Format

Send to

Choose Destination
Expert Opin Ther Targets. 2017 Jul;21(7):695-703. doi: 10.1080/14728222.2017.1328057. Epub 2017 May 16.

Targeting dorsal root ganglia and primary sensory neurons for the treatment of chronic pain.

Author information

1
a Pain Research Center, Department of Anesthesiology , University of Cincinnati Medical Center , Cincinnati , OH , USA.
2
b Department of Anesthesiology , Duke University Medical Center , Durham , NC , USA.
3
c Department of Anesthesiology, E-Da Hospital, School of Medicine , I-Shou University , Kaohsiung , Taiwan.
4
d Department of Neurobiology , Duke University Medical Center , Durham , NC , USA.

Abstract

Currently the treatment of chronic pain is inadequate and compromised by debilitating central nervous system side effects. Here we discuss new therapeutic strategies that target dorsal root ganglia (DRGs) in the peripheral nervous system for a better and safer treatment of chronic pain. Areas covered: The DRGs contain the cell bodies of primary sensory neurons including nociceptive neurons. After painful injuries, primary sensory neurons demonstrate maladaptive molecular changes in DRG cell bodies and in their axons. These changes result in hypersensitivity and hyperexcitability of sensory neurons (peripheral sensitization) and are crucial for the onset and maintenance of chronic pain. We discuss the following new strategies to target DRGs and primary sensory neurons as a means of alleviating chronic pain and minimizing side effects: inhibition of sensory neuron-expressing ion channels such as TRPA1, TRPV1, and Nav1.7, selective blockade of C- and Aβ-afferent fibers, gene therapy, and implantation of bone marrow stem cells. Expert opinion: These peripheral pharmacological treatments, as well as gene and cell therapies, aimed at DRG tissues and primary sensory neurons can offer better and safer treatments for inflammatory, neuropathic, cancer, and other chronic pain states.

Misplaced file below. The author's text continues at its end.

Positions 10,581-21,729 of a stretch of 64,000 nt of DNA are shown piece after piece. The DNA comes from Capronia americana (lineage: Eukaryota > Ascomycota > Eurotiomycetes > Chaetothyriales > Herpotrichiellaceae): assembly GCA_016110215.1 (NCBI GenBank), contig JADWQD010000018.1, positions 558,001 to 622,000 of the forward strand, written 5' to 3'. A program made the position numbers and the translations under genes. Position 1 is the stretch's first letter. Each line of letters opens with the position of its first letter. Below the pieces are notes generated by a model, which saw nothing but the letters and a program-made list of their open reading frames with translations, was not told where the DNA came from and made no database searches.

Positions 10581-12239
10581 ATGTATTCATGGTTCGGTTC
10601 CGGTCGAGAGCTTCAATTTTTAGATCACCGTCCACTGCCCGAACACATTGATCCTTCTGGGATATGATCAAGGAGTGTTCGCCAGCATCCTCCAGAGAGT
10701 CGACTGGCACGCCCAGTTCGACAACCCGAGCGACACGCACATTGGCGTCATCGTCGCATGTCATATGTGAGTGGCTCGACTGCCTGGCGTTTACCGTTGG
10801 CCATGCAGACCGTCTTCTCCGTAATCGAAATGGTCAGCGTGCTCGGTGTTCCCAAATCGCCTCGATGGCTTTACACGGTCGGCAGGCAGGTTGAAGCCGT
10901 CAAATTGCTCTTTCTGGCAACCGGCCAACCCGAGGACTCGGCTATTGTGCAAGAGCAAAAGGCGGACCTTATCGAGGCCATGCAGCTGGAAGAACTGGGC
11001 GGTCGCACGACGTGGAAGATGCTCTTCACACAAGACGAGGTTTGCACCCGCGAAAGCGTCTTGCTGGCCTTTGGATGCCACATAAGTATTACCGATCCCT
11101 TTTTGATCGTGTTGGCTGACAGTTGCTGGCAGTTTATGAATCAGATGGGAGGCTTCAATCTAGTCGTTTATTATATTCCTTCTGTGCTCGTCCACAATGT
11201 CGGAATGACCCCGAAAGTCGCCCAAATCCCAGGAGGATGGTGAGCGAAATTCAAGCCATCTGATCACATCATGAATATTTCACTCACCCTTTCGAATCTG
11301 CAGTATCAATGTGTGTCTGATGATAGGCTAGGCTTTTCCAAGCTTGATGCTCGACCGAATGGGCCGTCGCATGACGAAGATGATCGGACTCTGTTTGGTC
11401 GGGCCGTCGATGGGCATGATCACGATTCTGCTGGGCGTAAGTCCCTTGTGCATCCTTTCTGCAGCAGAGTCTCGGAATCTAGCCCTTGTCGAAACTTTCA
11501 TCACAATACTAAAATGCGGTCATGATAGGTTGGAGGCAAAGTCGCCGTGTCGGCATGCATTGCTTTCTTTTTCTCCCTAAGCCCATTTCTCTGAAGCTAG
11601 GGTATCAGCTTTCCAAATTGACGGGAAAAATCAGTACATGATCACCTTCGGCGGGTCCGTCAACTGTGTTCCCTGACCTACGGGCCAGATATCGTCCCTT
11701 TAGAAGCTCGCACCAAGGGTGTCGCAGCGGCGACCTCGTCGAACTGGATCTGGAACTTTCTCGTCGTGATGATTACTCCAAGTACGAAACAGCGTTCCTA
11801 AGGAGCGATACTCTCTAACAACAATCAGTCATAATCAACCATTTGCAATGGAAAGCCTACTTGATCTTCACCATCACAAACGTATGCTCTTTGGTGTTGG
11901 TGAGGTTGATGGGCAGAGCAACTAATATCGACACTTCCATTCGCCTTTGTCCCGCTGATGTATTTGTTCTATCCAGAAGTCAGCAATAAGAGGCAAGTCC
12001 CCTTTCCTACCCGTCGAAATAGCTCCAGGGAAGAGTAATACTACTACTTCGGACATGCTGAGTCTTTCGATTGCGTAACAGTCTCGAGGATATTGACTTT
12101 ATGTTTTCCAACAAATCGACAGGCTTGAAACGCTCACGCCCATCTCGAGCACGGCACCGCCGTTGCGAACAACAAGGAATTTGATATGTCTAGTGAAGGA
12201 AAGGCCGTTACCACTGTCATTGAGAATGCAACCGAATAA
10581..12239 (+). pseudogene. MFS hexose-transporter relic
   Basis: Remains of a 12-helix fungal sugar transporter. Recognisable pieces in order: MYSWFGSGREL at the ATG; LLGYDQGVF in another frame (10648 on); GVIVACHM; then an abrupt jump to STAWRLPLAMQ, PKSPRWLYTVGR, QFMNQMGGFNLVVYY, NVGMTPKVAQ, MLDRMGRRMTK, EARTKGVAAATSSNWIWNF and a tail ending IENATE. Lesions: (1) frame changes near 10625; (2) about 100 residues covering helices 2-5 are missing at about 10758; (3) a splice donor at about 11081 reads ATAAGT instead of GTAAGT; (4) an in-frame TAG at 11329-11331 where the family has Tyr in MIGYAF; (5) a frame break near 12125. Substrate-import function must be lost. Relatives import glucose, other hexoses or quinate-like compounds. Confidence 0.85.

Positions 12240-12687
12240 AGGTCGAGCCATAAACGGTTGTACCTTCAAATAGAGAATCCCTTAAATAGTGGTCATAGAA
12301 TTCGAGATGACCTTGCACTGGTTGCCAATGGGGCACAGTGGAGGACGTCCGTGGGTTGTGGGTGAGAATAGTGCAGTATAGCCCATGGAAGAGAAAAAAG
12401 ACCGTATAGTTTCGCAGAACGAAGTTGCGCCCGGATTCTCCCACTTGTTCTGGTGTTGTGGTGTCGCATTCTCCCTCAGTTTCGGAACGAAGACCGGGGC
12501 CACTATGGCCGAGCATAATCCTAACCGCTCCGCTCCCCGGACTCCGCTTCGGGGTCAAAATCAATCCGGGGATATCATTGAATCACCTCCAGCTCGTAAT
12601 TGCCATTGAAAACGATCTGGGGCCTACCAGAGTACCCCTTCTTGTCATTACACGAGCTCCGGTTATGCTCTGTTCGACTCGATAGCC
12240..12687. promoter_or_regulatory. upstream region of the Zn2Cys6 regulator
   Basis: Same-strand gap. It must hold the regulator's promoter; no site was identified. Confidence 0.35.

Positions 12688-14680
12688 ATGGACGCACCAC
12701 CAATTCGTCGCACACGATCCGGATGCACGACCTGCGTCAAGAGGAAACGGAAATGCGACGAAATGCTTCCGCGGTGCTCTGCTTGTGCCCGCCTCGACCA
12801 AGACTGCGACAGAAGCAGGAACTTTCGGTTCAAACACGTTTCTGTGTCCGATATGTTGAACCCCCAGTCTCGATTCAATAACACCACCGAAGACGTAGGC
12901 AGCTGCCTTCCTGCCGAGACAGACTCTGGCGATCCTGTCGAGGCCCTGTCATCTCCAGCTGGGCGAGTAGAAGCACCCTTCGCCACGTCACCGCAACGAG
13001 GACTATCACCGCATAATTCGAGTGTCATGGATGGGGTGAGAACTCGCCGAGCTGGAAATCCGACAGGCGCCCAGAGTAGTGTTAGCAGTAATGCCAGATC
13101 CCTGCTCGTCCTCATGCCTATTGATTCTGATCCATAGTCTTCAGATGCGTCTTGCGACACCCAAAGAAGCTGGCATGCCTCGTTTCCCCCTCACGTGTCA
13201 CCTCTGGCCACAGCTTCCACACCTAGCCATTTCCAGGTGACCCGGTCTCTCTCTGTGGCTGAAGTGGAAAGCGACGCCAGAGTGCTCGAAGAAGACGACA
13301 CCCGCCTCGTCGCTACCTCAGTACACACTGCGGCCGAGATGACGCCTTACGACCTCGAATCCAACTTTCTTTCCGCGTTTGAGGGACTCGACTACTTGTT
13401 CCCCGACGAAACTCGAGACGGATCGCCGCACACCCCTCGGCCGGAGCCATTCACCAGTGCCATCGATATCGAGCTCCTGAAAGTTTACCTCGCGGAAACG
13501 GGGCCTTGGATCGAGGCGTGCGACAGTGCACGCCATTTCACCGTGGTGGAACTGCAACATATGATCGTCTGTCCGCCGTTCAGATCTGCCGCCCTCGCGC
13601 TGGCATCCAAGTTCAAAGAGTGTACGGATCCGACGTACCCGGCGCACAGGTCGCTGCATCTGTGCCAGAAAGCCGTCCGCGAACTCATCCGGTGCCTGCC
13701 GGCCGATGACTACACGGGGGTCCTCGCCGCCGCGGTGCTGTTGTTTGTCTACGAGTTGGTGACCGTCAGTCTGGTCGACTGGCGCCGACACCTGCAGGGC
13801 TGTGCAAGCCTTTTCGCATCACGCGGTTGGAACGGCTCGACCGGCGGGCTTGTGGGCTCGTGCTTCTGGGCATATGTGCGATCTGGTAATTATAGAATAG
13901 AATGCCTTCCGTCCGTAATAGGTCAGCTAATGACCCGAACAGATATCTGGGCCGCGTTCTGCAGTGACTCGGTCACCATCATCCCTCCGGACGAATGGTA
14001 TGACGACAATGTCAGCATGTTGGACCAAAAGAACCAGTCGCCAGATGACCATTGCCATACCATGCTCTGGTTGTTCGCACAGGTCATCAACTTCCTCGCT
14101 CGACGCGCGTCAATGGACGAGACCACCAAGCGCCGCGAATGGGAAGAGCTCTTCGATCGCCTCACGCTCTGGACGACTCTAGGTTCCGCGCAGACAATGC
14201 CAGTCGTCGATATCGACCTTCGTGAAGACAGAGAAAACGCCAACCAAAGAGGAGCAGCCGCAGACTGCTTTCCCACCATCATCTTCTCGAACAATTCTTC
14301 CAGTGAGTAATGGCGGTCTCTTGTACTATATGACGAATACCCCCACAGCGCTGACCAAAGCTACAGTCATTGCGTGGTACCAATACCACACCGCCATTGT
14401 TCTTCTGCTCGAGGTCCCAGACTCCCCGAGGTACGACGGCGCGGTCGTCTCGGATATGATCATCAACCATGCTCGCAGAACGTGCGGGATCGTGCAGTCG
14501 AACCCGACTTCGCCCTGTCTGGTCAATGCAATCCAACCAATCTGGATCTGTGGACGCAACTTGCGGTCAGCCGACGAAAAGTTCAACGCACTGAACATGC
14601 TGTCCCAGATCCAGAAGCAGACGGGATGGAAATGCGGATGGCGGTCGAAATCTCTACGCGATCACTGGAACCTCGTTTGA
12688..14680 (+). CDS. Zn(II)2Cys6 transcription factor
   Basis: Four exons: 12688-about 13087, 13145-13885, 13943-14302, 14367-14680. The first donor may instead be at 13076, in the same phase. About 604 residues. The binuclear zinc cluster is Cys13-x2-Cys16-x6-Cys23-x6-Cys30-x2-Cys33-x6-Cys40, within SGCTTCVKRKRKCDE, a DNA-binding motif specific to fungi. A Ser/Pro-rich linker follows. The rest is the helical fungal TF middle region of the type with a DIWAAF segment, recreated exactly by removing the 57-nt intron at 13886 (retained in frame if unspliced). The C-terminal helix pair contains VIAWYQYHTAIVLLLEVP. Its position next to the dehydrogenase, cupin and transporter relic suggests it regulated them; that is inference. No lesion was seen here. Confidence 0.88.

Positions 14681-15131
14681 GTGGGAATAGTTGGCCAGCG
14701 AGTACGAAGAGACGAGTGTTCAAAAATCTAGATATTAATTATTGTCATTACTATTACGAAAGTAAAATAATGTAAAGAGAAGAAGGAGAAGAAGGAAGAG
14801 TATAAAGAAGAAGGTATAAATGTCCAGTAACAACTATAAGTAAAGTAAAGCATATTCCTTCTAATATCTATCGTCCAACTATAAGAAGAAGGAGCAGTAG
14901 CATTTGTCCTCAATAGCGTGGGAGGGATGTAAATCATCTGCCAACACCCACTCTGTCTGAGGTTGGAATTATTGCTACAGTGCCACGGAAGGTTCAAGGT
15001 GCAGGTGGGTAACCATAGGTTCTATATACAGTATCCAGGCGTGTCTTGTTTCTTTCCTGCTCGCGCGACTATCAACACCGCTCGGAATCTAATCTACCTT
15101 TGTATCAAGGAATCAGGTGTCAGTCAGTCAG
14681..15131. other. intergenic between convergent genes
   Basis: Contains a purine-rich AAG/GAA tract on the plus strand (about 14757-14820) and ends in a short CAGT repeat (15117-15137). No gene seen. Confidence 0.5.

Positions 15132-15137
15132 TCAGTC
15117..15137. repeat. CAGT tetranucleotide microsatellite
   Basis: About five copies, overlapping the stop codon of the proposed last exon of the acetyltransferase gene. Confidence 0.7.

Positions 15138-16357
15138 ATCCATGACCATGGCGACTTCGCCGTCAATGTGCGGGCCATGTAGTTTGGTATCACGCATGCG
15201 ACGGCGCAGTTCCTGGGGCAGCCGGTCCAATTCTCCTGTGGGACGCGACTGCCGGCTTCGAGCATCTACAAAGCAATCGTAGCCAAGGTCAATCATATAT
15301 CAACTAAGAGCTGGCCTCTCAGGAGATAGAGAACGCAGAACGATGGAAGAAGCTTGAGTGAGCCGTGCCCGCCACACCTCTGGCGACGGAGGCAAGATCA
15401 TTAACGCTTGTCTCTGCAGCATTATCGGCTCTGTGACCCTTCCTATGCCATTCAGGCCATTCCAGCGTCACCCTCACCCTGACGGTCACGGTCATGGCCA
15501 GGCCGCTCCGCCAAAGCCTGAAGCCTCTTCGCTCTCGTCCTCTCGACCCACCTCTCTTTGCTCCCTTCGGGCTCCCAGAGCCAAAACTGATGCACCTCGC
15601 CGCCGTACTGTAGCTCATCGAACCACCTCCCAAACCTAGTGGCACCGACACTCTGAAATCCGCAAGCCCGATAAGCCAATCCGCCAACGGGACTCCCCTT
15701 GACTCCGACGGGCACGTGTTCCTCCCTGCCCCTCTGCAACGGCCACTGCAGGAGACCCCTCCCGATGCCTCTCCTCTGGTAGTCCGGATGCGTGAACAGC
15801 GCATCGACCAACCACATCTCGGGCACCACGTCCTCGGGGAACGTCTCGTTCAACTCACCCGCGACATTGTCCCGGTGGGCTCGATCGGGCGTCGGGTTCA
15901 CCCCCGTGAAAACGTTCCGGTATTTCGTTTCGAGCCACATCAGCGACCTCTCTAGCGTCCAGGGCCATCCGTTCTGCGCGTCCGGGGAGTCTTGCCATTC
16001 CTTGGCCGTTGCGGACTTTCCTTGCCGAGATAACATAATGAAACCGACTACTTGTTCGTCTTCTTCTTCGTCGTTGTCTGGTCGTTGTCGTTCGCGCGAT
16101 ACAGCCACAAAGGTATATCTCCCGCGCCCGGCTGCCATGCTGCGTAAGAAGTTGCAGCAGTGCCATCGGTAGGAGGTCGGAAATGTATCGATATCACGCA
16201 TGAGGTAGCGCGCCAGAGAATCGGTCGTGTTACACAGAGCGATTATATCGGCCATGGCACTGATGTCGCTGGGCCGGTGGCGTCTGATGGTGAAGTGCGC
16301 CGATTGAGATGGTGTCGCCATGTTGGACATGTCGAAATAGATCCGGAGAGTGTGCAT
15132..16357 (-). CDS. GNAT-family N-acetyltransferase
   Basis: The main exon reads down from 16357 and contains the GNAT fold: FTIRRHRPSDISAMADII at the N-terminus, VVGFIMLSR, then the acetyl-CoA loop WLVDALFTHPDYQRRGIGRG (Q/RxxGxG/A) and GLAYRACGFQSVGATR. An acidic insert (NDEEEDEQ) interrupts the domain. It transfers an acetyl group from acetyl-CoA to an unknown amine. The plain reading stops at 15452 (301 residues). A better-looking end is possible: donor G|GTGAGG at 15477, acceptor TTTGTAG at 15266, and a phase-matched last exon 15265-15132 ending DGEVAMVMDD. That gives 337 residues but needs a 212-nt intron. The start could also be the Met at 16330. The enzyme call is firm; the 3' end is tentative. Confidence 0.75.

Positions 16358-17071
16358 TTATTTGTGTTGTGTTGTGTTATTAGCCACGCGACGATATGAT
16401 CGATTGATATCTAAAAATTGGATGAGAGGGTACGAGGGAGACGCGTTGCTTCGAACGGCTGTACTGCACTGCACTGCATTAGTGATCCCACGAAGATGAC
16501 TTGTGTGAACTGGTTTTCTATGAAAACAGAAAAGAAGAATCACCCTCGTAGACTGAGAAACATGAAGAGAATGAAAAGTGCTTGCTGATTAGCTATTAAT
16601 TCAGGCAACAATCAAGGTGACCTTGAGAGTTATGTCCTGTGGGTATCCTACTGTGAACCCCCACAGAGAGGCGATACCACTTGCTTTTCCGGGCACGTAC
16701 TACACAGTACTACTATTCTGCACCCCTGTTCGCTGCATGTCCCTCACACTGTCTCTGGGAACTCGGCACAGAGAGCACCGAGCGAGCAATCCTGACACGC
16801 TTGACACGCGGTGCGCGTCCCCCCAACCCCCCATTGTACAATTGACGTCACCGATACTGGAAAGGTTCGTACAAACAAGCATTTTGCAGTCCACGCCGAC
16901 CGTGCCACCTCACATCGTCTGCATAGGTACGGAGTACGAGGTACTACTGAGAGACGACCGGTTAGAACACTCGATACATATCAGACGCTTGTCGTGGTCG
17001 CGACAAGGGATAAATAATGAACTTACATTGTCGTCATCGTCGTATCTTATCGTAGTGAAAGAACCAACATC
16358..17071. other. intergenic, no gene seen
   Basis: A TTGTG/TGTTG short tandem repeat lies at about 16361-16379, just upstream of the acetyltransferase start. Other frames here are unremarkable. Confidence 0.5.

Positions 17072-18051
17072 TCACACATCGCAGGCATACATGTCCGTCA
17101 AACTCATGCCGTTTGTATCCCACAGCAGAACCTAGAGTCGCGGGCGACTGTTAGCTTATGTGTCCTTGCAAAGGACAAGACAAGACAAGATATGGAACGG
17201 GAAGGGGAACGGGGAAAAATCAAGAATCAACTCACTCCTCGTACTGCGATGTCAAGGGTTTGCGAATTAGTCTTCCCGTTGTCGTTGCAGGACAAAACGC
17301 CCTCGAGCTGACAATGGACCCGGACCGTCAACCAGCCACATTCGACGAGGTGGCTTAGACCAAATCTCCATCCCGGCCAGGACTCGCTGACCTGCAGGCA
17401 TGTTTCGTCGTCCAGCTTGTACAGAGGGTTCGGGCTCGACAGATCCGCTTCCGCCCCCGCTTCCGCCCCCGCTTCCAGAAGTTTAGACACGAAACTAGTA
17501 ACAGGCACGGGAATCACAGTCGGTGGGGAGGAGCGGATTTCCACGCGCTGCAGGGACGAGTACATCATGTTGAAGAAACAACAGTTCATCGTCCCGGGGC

KEYWORDS:

Chronic pain; dorsal root ganglia; pain therapy; sensory neurons

PMID:
28480765
PMCID:
PMC5890331
DOI:
10.1080/14728222.2017.1328057
[Indexed for MEDLINE]
Free PMC Article

Supplemental Content

Full text links

Icon for Taylor & Francis Icon for PubMed Central
Loading ...
Support Center